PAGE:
Tired of googling and reading about OData without having a chance to play with it? Get happy then, this post is for those pragmatics like me that enjoy learning by doing rather than dealing with theory. If you enjoy the trial and error process, I can assure you that you won’t be disappointed.
This post is the second in a three-part series covering the IoT projects that came out our first internal hackathon of the year and that we had on display at our first Integration of Things Zone at CONNECT 2015. Missed us there? No worries, not only will you get a sense of the cool installations we built below, you’ll also get a front row seat as to how we built them, and with what technologies. So for now, put on your favorite rock star jeans, and jump in the mosh pit to learn how the team built Muletallica, an interactive visual/musical experience for our conference attendees that connected devices like Leap Motion and smart light bulbs with electric guitars, and a bell pepper.
Hi folks, in this fourth post of the new Mule Agent blog post series I will introduce the Mule Agent architecture and the main advantages it provides.If you missed the previous posts in this series, check them out below:
I was recently working on a project where we had to handle SOAP attachments. Working with SOAP attachments is the kind of thing that you work on every 3-5 years and then 10 seconds after you are done you forget all about them. All the information required is available in our docs but it can still be good to have a complete end to end example as a reference. Esteban Robles Luna’s (former MuleSoft colleague) blogpost, Working with SOAP attachments using Mule’s CXF module, from 2011 was most helpful.
This is the second of a series of blog posts around the new Mule agent. For an overview of the new Mule agent, be sure to read Introducing the new Mule agent. In this post, I’ll talk about the new agent in relation to the Mule Enterprise Management Console (also known as MMC).
Together with the release of Mule 3.6, we’ve also shipped a new Mule agent that exposes new APIs to manage and monitor running Mule, enhancing the experience of creating API-led connectivity in a big way.
The new Mule agent exposes APIs that allow enterprises to easily tie in to their existing SDLC processes and applications. The agent also has a flexible framework that’s quickly customizable to meet new operational governance requirements around Mule.
This is the first of a series of blog posts where you can learn about this new agent.
What is the new agent?
The agent provides two very powerful pieces of functionality. Specifically:
- the Mule agent exposes Mule runtime APIs via REST and/or Websockets
- the Mule agent enables Mule instances to publish data to external systems
Let’s talk about these two pieces of functionality more, as these impact the way users interact with Mule ESB from an operations, manageability, and monitoring perspective.
If you’re an assiduous reader of this blog, then you probably already heard about our vision around APIs, our Anypoint API Manager solution and all our RAML based stories. Those are our recommended way of approaching REST APIs and if you haven’t already, we all highly recommend you to take a look at them. However, we’re about connecting everything, everywhere. Thus we recognize that there are a lot of APIs out there built in plain old Java code and a migration process is not something you can do overnight. If you own such an API, this post is about us wanting to help you too. Anypoint Platform includes a Jersey module to allow embedding Jersey-based APIs into the runtime, reusing the Java code powering your API but still gaining access to all the other features of the platform. In Mule 3.6 we upgraded our supported Jersey version from 1.6 to v2.11 to give you access to the latest and greatest that Jersey has to offer.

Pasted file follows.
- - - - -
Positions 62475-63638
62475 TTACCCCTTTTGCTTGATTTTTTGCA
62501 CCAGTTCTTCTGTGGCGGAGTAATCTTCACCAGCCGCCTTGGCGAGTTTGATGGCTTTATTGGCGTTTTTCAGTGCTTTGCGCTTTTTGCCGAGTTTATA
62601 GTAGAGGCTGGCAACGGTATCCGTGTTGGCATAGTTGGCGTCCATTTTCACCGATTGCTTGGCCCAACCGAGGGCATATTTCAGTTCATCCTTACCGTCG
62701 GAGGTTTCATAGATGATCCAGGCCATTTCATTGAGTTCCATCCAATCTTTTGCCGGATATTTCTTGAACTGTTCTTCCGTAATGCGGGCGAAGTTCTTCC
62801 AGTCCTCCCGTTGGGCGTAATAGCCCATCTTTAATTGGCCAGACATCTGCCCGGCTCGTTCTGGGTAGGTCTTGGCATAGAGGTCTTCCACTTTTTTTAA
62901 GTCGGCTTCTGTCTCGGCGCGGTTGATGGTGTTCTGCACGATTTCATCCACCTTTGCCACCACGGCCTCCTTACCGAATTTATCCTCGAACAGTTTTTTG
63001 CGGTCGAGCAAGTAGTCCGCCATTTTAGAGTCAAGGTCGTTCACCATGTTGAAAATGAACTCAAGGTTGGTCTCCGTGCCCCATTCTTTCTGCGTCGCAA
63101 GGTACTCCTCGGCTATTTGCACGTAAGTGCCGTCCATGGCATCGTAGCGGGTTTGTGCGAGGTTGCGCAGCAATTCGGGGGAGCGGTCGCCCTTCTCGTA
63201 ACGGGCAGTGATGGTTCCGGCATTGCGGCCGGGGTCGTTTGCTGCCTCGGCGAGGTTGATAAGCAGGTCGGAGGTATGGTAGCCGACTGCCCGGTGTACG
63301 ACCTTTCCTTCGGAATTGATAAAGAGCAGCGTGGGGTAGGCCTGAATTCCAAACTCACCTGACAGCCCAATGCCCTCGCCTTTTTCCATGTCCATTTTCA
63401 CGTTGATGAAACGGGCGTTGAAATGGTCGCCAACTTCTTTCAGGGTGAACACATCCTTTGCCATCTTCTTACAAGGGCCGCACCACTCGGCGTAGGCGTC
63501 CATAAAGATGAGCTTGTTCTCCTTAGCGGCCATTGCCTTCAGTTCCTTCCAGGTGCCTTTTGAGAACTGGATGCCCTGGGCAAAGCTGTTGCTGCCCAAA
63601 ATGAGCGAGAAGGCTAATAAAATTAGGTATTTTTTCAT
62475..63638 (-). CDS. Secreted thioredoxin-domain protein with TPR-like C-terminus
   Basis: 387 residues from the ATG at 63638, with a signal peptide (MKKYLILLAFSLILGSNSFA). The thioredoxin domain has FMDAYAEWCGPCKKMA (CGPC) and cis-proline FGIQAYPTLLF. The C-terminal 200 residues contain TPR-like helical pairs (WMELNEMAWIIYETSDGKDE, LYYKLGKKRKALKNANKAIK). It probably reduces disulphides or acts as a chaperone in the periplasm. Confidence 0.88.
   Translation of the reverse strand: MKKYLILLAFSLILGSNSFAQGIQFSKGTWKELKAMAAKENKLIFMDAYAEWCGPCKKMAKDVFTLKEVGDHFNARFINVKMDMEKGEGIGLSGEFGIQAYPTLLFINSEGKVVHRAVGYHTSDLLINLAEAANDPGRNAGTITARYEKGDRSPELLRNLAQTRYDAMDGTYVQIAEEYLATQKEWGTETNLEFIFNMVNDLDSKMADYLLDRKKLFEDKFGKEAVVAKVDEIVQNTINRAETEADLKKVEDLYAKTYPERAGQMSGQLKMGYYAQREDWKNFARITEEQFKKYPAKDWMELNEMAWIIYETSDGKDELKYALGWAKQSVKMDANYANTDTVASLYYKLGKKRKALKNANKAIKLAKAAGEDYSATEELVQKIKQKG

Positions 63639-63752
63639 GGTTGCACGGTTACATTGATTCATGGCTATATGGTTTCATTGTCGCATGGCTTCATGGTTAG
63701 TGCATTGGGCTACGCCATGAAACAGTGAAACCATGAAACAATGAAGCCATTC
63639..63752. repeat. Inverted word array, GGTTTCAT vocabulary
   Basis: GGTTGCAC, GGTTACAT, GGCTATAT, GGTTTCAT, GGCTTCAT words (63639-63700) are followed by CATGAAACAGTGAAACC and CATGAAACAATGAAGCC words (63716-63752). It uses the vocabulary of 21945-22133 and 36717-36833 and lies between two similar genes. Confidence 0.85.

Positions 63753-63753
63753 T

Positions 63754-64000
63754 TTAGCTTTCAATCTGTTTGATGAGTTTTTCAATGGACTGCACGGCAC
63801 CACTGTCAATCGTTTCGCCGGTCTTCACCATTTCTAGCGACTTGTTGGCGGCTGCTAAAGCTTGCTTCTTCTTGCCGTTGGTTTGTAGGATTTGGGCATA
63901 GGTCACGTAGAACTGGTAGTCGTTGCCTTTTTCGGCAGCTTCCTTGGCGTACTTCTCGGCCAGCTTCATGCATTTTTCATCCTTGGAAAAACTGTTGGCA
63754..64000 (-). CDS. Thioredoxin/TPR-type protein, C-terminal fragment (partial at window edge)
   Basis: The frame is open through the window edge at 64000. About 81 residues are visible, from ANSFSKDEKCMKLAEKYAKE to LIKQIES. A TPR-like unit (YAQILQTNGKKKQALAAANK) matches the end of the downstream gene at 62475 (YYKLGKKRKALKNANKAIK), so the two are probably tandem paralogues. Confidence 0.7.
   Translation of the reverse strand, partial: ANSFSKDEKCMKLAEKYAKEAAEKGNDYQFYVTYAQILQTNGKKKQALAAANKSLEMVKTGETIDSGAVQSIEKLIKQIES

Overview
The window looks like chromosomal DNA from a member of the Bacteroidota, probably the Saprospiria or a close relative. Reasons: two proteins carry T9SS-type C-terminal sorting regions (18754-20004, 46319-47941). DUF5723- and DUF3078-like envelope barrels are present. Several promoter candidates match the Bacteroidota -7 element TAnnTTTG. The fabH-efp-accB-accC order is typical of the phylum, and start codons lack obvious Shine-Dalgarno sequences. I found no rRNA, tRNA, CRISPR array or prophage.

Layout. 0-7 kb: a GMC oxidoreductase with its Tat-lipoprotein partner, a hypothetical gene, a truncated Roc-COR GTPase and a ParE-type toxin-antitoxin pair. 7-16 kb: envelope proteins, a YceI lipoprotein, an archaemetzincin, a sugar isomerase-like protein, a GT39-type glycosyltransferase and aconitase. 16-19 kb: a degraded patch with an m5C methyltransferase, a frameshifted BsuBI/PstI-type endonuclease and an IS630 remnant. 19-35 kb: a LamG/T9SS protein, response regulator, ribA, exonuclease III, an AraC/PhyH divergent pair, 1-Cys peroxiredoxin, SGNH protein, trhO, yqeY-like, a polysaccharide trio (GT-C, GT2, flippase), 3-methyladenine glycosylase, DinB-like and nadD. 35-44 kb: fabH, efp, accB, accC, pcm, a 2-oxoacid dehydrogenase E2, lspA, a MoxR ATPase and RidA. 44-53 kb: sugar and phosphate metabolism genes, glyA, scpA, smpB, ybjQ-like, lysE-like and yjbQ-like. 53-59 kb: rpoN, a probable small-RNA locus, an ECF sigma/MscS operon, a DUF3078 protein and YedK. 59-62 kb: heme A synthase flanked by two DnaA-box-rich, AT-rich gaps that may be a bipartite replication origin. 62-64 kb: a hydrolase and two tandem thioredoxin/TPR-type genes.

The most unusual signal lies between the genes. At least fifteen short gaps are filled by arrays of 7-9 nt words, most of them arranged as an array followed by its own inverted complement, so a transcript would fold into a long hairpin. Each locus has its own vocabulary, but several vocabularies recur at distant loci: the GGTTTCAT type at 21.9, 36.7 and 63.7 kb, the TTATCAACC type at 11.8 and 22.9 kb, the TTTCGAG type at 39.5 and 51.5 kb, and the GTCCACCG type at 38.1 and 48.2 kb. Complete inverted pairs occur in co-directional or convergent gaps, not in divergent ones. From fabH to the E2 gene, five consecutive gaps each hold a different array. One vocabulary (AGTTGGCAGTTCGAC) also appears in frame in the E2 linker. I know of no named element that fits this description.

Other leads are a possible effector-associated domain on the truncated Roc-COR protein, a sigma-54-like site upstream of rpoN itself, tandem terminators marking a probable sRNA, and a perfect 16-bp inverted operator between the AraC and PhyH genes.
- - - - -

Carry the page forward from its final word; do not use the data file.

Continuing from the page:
Part four of the API design best practices series. Read part one: Plan Your API.
Or jump to part one of the hypermedia sub-series.
A Road Trip
First off, let me apologize for the delay in this third part of the hypermedia sub-series. Christmas meant a warm trip back to Minnesota, a road trip through the Texas panhandle, and numerous snow storms in between — until finally I had the chance to cut through the mountainous desert of Southern California on my way back to beautiful San Francisco.
Now I understand some of you are probably wondering what any of that has to do with this post, other than it’s about 3 weeks after promised. One of the greatest challenges of the drive was battling my way through the snow and construction, and just hoping that the interstate would stay open (they literally close the interstates if it’s bad enough). But the one thing I could be sure of was that at every turn, between my steady GPS and road signs, I knew where I was going, and I knew when my path was being detoured or I couldn’t take a certain road… I knew this, because everything was nice and uniform.
This post is about fulfilling some expectations created by sci-fi movies, using Arduino and Nobel to expose RESTFul APIs for controlling physical devices.
The early-arriving future disappointment
This is the year that, according to some Hollywood prophets, cars will be finally flying, clothes will adjust their sizes to our bodies, trash will be combustible, and houses will be intelligent – though I never understood why they thought that an intelligent house would have a fax hanging on the wall. Come on? FAXES!